Gabriel Rebello - 21 days ago 5

C++ Question

I'm trying to implement Dijkstra's algorithm with heaps using make_heap, which (hopefully) sorts a vector in decreasing value order in order to make a priority queue, but for some reason the sorting gets all wrong if I change a value and I have no idea why.

`#include <iostream>`

#include <vector>

#include <algorithm>

using namespace std;

int main() {

vector<float> heap;

for(int i=0;i<5;i++) heap.push_back(1e9);

heap[0] = 0; // <=== this is a problem for make_heap

for(int i=0;i<heap.size();i++) cout << heap[i] << ' ';

cout << endl;

make_heap(heap.begin(),heap.end());

for(int i=0;i<heap.size();i++) cout << heap[i] << ' ';

cout << endl;

return 0;

}

`Success time: 0 memory: 3468 signal:0`

0 1e+09 1e+09 1e+09 1e+09

1e+09 1e+09 0 1e+09 1e+09

A funny thing is that if I change

`heap[0] = 0`

`heap.push_back(0)`

`Success time: 0 memory: 3468 signal:0`

0 1e+09 1e+09 1e+09 1e+09 1e+09

1e+09 1e+09 1e+09 1e+09 1e+09 0

What could it be? Thanks in advance.

Answer

It is Unspecified by the C++ standard how a standard library should implement a Heap. So you should not expect a specific arrangement. The C++ standard only specifies the behavior.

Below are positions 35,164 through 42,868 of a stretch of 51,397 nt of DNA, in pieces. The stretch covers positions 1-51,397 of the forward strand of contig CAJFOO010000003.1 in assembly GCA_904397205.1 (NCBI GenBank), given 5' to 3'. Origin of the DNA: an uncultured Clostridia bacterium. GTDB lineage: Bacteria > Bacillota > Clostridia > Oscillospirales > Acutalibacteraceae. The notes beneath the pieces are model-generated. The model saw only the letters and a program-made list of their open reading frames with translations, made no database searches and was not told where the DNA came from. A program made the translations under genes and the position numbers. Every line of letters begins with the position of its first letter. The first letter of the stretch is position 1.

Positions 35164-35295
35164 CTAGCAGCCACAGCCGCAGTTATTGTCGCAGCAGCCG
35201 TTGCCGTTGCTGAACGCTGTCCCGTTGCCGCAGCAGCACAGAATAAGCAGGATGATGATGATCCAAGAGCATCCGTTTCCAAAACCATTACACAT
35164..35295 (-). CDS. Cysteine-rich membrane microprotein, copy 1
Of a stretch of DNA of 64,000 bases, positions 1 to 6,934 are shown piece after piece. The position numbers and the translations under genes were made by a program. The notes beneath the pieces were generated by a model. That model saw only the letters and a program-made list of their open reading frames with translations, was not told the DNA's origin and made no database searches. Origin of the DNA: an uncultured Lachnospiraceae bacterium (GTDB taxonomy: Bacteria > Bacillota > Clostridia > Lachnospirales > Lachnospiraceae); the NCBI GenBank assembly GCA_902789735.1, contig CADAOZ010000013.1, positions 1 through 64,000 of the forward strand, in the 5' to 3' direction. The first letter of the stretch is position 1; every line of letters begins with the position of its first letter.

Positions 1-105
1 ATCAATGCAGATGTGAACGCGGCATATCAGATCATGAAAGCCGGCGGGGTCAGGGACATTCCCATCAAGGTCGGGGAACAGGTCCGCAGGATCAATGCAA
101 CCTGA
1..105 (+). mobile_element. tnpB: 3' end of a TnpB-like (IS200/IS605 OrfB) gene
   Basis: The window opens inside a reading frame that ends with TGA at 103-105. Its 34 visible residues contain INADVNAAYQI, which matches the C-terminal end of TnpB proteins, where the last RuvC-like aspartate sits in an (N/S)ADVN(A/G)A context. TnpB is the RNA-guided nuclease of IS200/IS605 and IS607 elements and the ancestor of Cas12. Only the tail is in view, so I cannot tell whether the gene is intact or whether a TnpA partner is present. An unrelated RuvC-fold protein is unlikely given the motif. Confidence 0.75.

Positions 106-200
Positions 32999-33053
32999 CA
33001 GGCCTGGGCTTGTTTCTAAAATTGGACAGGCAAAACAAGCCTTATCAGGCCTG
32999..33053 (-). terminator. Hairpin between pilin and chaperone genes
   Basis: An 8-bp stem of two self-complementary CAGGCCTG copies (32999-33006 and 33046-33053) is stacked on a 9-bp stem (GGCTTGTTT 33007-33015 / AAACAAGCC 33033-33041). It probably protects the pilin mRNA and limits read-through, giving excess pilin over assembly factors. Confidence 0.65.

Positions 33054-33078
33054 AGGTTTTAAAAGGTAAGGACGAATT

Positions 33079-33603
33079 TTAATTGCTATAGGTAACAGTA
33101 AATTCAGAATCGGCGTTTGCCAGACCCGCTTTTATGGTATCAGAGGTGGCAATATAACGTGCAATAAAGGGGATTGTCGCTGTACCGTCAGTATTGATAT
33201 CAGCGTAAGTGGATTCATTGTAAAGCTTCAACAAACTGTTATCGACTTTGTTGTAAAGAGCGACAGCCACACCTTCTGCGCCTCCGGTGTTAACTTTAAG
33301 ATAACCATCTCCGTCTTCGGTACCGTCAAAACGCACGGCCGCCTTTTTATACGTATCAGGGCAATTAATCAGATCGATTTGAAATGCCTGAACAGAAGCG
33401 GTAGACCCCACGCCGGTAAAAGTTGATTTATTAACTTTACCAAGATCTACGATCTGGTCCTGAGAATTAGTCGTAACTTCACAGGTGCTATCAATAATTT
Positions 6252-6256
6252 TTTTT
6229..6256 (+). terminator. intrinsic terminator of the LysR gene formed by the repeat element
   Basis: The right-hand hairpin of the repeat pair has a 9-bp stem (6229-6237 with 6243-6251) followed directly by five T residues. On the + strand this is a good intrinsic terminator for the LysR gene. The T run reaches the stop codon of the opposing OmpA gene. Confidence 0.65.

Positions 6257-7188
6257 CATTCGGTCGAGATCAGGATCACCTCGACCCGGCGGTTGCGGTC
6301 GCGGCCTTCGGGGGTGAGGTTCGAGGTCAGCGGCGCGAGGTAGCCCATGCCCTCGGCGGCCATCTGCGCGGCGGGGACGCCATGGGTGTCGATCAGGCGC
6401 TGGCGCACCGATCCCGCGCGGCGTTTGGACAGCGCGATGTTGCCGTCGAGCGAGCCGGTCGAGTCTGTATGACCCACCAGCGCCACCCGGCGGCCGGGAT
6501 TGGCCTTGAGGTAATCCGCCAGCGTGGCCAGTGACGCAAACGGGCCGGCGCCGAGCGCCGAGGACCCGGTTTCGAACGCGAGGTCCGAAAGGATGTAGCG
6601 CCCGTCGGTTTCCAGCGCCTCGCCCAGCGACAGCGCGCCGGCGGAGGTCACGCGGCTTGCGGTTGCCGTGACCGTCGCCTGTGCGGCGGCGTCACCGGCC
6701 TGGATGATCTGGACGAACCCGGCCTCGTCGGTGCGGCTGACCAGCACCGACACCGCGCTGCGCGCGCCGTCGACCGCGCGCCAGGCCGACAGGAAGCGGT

TL;DR;

There is a difference between `heap[0] = 0`

and `heap.push_back(0)`

. The former doesn't change the size of the container while the latter does. And the heap representatioin for odd/even sized container may be different; it doesn't matter, all we want is a heap behavior when we access it using appropriate functions.

Again, whenever you use functions like `std::make_heap`

, you should use its associated functions (`std::push_heap`

and `std::pop_heap`

) to access the container (this is guaranteed to maintain the heap properties of the container).

Any other modification to it may result in the container losing its heap properties. This includes:

```
heap[0] = 0;
```

And even:

```
heap.push_back(0)
```

Source (Stackoverflow)

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